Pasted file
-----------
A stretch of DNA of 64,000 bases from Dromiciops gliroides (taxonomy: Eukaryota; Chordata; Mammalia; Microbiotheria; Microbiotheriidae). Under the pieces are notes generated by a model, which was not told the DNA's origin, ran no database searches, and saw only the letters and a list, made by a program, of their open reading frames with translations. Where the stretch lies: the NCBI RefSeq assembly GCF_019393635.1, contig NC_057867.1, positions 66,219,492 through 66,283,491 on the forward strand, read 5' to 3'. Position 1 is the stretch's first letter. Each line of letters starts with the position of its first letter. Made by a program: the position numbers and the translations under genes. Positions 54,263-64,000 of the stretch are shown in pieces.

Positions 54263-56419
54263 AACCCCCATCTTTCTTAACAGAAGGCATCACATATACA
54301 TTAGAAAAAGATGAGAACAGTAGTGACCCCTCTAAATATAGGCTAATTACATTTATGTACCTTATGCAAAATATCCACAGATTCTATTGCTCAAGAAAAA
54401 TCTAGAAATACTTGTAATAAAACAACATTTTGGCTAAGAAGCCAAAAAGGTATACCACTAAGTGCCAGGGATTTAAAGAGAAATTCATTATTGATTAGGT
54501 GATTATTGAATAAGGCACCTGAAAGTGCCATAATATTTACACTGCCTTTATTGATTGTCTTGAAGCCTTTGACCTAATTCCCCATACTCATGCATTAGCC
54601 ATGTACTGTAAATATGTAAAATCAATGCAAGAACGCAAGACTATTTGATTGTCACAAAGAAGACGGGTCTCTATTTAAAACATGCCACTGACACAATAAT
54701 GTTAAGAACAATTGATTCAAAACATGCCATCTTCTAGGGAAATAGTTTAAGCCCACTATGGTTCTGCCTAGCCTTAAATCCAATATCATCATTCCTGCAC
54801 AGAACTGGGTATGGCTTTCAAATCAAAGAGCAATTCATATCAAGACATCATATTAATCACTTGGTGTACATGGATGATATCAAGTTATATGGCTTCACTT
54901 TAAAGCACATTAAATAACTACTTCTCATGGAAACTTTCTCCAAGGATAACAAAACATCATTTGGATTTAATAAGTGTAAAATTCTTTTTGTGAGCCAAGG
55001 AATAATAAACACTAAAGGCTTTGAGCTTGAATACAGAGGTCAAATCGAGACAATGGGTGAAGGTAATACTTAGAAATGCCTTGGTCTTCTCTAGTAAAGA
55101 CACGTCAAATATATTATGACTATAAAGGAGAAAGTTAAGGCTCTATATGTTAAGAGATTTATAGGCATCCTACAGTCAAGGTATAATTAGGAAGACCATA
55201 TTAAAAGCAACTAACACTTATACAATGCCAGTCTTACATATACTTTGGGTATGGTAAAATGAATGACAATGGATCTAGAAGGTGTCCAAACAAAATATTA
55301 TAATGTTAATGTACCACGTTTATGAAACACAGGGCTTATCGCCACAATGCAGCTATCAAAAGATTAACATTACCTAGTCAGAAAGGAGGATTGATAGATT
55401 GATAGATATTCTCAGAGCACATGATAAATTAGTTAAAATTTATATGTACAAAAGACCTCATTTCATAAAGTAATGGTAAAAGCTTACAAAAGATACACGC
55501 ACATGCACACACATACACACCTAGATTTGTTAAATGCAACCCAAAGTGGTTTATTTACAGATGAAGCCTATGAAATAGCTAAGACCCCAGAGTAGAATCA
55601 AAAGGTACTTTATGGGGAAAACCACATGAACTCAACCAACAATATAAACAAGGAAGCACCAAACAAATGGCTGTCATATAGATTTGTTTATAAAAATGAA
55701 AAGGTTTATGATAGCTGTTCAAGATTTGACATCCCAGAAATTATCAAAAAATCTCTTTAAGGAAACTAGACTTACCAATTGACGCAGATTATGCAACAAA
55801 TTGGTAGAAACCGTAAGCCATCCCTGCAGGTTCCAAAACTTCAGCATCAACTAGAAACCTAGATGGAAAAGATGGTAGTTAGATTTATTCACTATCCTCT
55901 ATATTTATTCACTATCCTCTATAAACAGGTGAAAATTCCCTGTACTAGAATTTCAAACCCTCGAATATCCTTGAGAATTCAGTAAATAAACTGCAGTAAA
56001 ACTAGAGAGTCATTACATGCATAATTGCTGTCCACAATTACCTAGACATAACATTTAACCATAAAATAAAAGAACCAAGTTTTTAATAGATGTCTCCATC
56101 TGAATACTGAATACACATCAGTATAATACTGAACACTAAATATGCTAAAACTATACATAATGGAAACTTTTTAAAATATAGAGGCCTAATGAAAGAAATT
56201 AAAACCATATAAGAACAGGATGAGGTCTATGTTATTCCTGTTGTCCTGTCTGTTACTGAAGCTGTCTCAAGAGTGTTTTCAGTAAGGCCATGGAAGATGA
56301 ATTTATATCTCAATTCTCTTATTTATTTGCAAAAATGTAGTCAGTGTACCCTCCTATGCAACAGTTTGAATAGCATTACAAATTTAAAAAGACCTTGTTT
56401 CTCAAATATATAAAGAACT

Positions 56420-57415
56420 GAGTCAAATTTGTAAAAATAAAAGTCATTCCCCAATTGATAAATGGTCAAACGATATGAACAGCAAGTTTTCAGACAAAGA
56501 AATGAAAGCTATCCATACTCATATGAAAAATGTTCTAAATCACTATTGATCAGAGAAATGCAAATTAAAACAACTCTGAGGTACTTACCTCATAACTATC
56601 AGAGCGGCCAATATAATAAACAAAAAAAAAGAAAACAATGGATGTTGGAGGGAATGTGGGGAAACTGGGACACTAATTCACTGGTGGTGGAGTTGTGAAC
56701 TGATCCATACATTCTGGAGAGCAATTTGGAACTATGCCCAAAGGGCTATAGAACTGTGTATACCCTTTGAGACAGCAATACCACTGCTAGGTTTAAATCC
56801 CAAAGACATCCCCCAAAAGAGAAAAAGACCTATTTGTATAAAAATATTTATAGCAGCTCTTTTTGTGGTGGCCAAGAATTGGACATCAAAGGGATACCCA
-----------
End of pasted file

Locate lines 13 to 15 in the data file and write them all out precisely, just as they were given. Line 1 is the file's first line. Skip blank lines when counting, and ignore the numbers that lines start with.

55201 TTAAAAGCAACTAACACTTATACAATGCCAGTCTTACATATACTTTGGGTATGGTAAAATGAATGACAATGGATCTAGAAGGTGTCCAAACAAAATATTA
55301 TAATGTTAATGTACCACGTTTATGAAACACAGGGCTTATCGCCACAATGCAGCTATCAAAAGATTAACATTACCTAGTCAGAAAGGAGGATTGATAGATT
55401 GATAGATATTCTCAGAGCACATGATAAATTAGTTAAAATTTATATGTACAAAAGACCTCATTTCATAAAGTAATGGTAAAAGCTTACAAAAGATACACGC